Bud Kennedy

Here’s the straight poop on that muck in the Trinity last week

Bailey Duncan, an environmental tech for the Tarrant Regional Water District, takes a water sample Wednesday from the Trinity River at Panther Island. The bacteria count was too high to allow tubing or swimming at a Thursday concert.
Bailey Duncan, an environmental tech for the Tarrant Regional Water District, takes a water sample Wednesday from the Trinity River at Panther Island. The bacteria count was too high to allow tubing or swimming at a Thursday concert. jlmarshall@star-telegram.com

We worry about the Trinity River, and with good reason.

The river’s makeover into a busy downtown tubing-kayaking attraction is one of Fort Worth’s great success stories.

But heavy rains can wash backyard and barnyard pet, animal and bird waste into the river for a couple of days.

That doesn’t happen often in Texas, but it did last week.

For the sixth time in the past year — about 20 percent of the samples — the water at Panther Island Pavilion had too much bacteria for safe swimming and tubing. “Rockin’ the River” became Rockin’ the Riverbank on Thursday after tests a day earlier found high levels of E. coli.

The flood runoff had moved downriver by Friday, and new water samples showed the Trinity is plenty healthy for tubing Sunday and for the Fort Worth’s Fourth fireworks Monday.

I asked Trinity River Vision project manager Woody Frossard, the regional water district environmental director and Panther Island water-quality sage, whether pets, horses, wildlife or the Trinity Park ducks were mucking up the river during rainy spells.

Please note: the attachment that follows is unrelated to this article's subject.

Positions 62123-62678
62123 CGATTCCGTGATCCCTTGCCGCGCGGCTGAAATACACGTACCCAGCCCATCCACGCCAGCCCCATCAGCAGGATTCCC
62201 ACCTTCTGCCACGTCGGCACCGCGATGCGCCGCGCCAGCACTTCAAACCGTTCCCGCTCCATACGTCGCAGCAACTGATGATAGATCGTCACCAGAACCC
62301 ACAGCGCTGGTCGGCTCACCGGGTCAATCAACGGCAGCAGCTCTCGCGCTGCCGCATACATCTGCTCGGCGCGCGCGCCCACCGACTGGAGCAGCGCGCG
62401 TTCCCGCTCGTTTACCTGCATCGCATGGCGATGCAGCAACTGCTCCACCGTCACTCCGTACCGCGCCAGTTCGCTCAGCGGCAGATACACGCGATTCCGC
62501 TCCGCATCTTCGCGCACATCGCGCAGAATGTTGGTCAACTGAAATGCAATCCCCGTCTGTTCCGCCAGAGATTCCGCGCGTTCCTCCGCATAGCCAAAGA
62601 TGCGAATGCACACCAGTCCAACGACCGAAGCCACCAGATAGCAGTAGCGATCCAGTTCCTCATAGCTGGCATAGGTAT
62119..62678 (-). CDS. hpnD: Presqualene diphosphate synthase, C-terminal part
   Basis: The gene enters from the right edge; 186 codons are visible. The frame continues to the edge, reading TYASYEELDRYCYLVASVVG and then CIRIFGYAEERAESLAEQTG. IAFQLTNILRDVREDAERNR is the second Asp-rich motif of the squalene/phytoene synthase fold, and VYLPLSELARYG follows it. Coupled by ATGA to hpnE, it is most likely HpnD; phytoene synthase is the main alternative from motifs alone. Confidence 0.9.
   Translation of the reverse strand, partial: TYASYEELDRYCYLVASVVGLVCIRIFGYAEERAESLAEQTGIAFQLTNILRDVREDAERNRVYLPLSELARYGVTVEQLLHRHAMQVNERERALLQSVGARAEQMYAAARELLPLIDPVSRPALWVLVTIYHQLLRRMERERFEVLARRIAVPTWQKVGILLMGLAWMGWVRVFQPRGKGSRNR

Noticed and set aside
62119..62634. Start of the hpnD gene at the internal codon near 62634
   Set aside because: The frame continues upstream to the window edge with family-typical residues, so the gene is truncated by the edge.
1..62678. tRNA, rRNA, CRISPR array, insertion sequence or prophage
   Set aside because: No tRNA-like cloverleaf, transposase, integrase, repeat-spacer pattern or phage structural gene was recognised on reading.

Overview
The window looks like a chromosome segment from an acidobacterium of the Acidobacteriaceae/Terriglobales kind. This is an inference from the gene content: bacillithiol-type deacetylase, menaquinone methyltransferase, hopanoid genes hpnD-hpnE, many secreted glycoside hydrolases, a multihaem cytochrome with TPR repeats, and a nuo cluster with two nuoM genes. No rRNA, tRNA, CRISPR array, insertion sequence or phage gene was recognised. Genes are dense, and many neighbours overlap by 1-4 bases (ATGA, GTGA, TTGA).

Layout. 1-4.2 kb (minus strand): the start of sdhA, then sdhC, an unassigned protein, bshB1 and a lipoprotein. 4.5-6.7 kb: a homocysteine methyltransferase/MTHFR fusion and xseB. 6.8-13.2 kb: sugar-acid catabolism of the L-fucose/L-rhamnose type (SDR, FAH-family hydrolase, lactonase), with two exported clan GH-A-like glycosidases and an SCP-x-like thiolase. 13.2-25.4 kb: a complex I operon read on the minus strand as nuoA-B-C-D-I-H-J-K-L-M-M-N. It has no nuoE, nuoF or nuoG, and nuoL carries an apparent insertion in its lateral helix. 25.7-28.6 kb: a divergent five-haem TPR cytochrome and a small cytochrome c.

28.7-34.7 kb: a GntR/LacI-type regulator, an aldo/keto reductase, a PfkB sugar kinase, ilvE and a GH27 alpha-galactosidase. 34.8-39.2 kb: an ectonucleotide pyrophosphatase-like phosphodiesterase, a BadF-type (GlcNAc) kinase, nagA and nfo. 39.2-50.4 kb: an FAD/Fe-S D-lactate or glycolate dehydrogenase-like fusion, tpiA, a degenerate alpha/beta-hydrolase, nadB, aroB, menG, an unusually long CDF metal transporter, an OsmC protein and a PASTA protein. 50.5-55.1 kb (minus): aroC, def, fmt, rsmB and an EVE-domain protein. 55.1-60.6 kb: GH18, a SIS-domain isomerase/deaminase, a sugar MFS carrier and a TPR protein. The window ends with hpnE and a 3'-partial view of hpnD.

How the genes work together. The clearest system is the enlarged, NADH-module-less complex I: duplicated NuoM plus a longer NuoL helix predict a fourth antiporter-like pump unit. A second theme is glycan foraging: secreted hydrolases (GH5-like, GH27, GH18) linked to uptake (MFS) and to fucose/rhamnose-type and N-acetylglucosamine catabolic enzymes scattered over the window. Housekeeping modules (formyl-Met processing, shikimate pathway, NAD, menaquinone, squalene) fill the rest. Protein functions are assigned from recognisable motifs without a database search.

His reply: “The answer is — yes. It can be all that.”

Bailey Duncan takes a water sample at the confluence. Tarrant Regional Water District monitors water quality as recent storm runoff brings up concerns.

The Arlington Heights neighborhood took a 3-inch gullywasher that scrubbed the streets and yards. With the city drainage system overloaded and caught in the middle of a replacement project near Hulen Street, floodwaters ran off into creeks and eventually the Clear Fork of the Trinity.

Since the river was already nearly full, the runoff took a few days moving out.

The water in the Trinity downtown came from Benbrook [Lake] or Eagle Mountain Lake two days ago.

Woody Frossard, Tarrant Regional Water District environmental director

Yes, Fort Worth also had a big, embarrassing sewage spill on Mary’s Creek last week that stunk up a Benbrook neighborhood.

But both Fort Worth and Trinity River Vision officials say that mess never got into the Clear Fork and was diverted, and anyway, that bacteria wouldn’t have been active by the time they drifted downtown.

Except for the occasional broken sewer line — like old streets, they need more upkeep — there’s no sewage in the Trinity water downtown.

“The good thing is, the water in the Trinity downtown came from Benbrook [Lake] or Eagle Mountain Lake two days ago,” Frossard said.

The Trinity has been cleared for swimming and tubing this weekend, but recreation is restricted about 20 percent of the time.

Much of it is lake water just washing downstream.

But the moving water also makes testing difficult.

For the Thursday concert, the water was tested Wednesday morning, because it takes a day to get results. But by concert time, that water was gone.

Panther Island is one of the cleanest parts of the river. It has been safe to swim, tube, raft or boat there most of the past year, but only boating or rafting is allowed along the Clear Fork stretch near Trinity Park or near South University Drive.

Even if it’s too risky to swim, the river is usually still safe for boating, wading or fishing. (State officials warn not to eat the fish because of constant exposure to urban pollutants.)

If you’d like to look up the Trinity health report yourself, it’s online for anyone to see at trwd.com/waterqualitymap.

Now bring on the show.

Bud Kennedy: 817-390-7538, bud@star-telegram.com, @BudKennedy. His column appears Sundays, Wednesdays and Fridays.

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